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Developments in Earth observation for the assessment and monitoring of inland, transitional, coastal and shelf-sea waters
- Tyler, Andrew N., Hunter, Peter D., Spyrakos, Evangelos, Groom, Steve, Constantinescu, Adriana Maria, Kitchen, Jonathan
- The Science of the total environment 2016 v.572 pp. 1307-1321
- algorithms, biogeochemical cycles, coastal water, ecosystems, energy, models, monitoring, remote sensing, satellites, surface water, water quality, Black Sea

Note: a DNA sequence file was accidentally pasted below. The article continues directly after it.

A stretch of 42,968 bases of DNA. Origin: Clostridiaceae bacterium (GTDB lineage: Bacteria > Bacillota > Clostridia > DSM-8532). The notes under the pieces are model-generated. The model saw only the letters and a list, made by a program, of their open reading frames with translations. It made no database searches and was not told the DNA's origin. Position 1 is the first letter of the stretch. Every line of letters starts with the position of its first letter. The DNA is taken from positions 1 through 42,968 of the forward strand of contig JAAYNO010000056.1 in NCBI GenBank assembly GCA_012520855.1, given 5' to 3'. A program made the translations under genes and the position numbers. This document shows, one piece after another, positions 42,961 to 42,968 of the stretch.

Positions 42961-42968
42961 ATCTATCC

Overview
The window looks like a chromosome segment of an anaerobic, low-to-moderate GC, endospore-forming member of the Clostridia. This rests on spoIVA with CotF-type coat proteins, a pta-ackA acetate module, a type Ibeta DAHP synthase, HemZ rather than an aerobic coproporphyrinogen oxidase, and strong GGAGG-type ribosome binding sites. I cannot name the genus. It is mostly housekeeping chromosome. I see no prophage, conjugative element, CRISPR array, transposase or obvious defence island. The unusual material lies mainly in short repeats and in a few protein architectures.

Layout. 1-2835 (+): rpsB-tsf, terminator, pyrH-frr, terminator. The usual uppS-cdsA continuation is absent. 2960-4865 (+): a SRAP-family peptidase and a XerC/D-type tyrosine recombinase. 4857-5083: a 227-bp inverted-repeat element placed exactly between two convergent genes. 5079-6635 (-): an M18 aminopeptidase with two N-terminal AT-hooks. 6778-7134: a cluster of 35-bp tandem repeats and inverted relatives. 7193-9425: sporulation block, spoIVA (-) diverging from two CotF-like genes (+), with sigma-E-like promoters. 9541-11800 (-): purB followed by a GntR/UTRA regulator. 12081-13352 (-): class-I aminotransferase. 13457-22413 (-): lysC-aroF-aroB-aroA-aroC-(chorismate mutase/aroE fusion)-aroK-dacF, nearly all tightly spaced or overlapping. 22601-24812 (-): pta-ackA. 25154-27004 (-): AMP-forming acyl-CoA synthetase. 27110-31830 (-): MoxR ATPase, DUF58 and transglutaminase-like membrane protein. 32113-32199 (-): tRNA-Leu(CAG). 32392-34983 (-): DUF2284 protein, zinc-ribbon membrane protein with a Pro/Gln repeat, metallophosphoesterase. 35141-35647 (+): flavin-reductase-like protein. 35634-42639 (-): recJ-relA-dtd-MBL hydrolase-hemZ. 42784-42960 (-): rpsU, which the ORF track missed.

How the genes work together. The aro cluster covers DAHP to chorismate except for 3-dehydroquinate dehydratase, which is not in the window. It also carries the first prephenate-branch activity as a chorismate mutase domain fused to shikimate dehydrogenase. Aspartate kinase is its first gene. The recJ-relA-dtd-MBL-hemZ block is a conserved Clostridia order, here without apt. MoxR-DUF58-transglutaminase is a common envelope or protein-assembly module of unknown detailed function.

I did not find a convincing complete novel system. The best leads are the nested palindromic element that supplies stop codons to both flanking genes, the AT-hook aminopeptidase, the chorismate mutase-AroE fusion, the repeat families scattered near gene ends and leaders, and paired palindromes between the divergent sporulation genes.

- The Earth's surface waters are a fundamental resource and encompass a broad range of ecosystems that are core to global biogeochemical cycling and food and energy production. Despite this, the Earth's surface waters are impacted by multiple natural and anthropogenic pressures and drivers of environmental change. The complex interaction between physical, chemical and biological processes in surface waters poses significant challenges for in situ monitoring and assessment and often limits our ability to adequately capture the dynamics of aquatic systems and our understanding of their status, functioning and response to pressures. Here we explore the opportunities that Earth observation (EO) has to offer to basin-scale monitoring of water quality over the surface water continuum comprising inland, transition and coastal water bodies, with a particular focus on the Danube and Black Sea region. This review summarises the technological advances in EO and the opportunities that the next generation satellites offer for water quality monitoring. We provide an overview of algorithms for the retrieval of water quality parameters and demonstrate how such models have been used for the assessment and monitoring of inland, transitional, coastal and shelf–sea systems. Further, we argue that very few studies have investigated the connectivity between these systems especially in large river–sea systems such as the Danube–Black Sea. Subsequently, we describe current capability in operational processing of archive and near real-time satellite data. We conclude that while the operational use of satellites for the assessment and monitoring of surface waters is still developing for inland and coastal waters and more work is required on the development and validation of remote sensing algorithms for these optically complex waters, the potential that these data streams offer for developing an improved, potentially paradigm-shifting understanding of physical and biogeochemical processes across large scale river–sea systems including the Danube–Black Sea is considerable.